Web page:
11 - The Child Queen

When the king dies and his ten-year-old daughter takes the throne, her chosen regent prioritizes his own happiness before the kingdom's health. The new queen must try to take command for herself, lest he ruin the kingdom before she has a chance to rule it.

Valentina is the 10-year-old crown princess of her kingdom. Her father, the king, is sick, and has been for a while; Valentina cares for him as much as she can, and is thus frequently present during and occasionally contributes to his official meetings and decisions over matters of state.

His death is no shock, but it still isn’t easy for Valentina to accept his loss. She’s crowned queen, and her father’s trusted advisor Mateo is appointed as her regent, ruling in her stead until she’s of age. He sends her to the countryside for a few months, giving her time away from the castle to grieve.

When she returns, the atmosphere of the court is very different than it was. Things are subdued, almost depressed, even though there are a lot of feasts and banquets going on. When Valentina asks about it, Mateo explains that everyone is still mourning the king’s passing, and he’s doing his best to keep spirits up.

Later, she hears some of the nobles whispering about Mateo seizing their goods to fund his lavish feasts. She confronts them, daring them to question their queen’s regent in public. They yield, admitting that they have no right to complain, but are clearly just saving the conversation for later. She decides to investigate the dissension in her court.

Valentina knows all of the hiding spots and secret passages of the castle, having played in them all her life. Plus, as a child, she’s often ignored by the adults of the court, and uses this to her advantage in gathering information. She lurks near courtiers as they discuss Mateo’s reign, and hears a number of troubling rumors.

A few months later, one of her favorite handmaidens begins showing signs of pregnancy. This leads to the calling off of her planned wedding, and is in general a huge disgrace for her. When Valentina chastises her for her indiscretion, she breaks down, and reveals that Mateo has been forcing her to be with him, on threat of dismissing her as a servant and throwing her out on the streets. She begs Valentina to have mercy on her and her child.

Valentina confronts Mateo about her handmaiden, and he swears that there’s no basis of truth in her story. He tells Valentina that he certainly will throw the handmaiden out on the streets if she’s trying to spread lies about him, but Valentina convinces him that showing her mercy will help to establish his good name in the court.

The next day, however, she discovers that her handmaiden has been imprisoned for slander and harlotry. She visits the handmaiden in the dungeon and assures her that Mateo will face justice.

Initially, Valentina tries approaching those who’ve expressed displeasure with Mateo’s reign, but as soon as she mentions it, they change their tunes completely, saying they love Mateo, he’s great, and long live the queen. She discovers she has a reputation as Mateo’s puppet, and has to work to overcome that before anyone will trust her.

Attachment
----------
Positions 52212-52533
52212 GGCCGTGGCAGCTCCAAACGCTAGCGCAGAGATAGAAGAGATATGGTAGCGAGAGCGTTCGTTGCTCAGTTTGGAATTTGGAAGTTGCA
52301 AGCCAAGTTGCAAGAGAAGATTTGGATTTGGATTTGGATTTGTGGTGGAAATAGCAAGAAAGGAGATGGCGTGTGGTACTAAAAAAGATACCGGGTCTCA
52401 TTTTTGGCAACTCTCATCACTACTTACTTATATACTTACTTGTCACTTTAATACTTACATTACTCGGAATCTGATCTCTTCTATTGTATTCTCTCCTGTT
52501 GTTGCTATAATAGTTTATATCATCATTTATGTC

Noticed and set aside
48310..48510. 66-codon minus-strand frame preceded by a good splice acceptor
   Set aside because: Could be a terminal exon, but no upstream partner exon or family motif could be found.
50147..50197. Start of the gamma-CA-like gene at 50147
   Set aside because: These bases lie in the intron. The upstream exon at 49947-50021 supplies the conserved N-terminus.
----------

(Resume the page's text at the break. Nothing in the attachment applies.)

She starts opposing Mateo in court, and spreading rumors about her and him not getting along. She tries to do this while convincing Mateo that she’s still completely under his thumb, though, by feeding him the idea that she has no real power in court.

Mateo starts trusting her less, but also doesn’t seem to have any idea about her actual rebellion. Meanwhile, she gains allies, as nobles realize that she and Mateo don’t see eye-to-eye, and that favoring her side of things is a path to future power.

Eventually, Valentina has enough support that she can start discussing staging a full coup and reclaiming the throne for herself. Once the nobles realize she intends to take power for herself - rather than just pick a new regent - many of them seem much less willing to help her.

A couple of the nobles shift back to favoring Mateo, which worries Valentina, and forces her to accelerate her plans. She has the nobles loyal to her start gathering their armies, but it’s too late. Mateo acts first, staging a coup of his own, officially claiming the throne for himself. Valentina barely manages to escape the castle, and that only with the aid of a legion of nobles and servants.

Valentina finds herself swept from household to household, from peasant hovel to noble court to merchant’s stall and back to noble court. She’s a little surprised to see how many people are still loyal to her, and are willing to support her.

Once she finally reaches the castle of one of her former councillors, she takes the measure of the armies that are loyal to her. It’s sizable, but no more than half the size of Mateo’s. She petitions a neighboring king and former ally of her father’s for aid, but hears back that the king is throwing in with Mateo.

Valentina knows then that her only chance is to strike hard and quickly, before the king can send his forces. She rallies her people, gathering not just the nobles and their armies, but forming mobs of peasants that bolster her numbers to twice their former size.

She lays siege to her own castle, using her knowledge of all of its passages and hidey-holes to her advantage by showing her men how to sneak inside and open the gate. They retake the castle, and she reinstates herself as queen, refusing to allow a regent.

The foreign king shows up only after the battle has happened, and, seeing that he threw in with the wrong side, apologizes, and promises to support her in the future.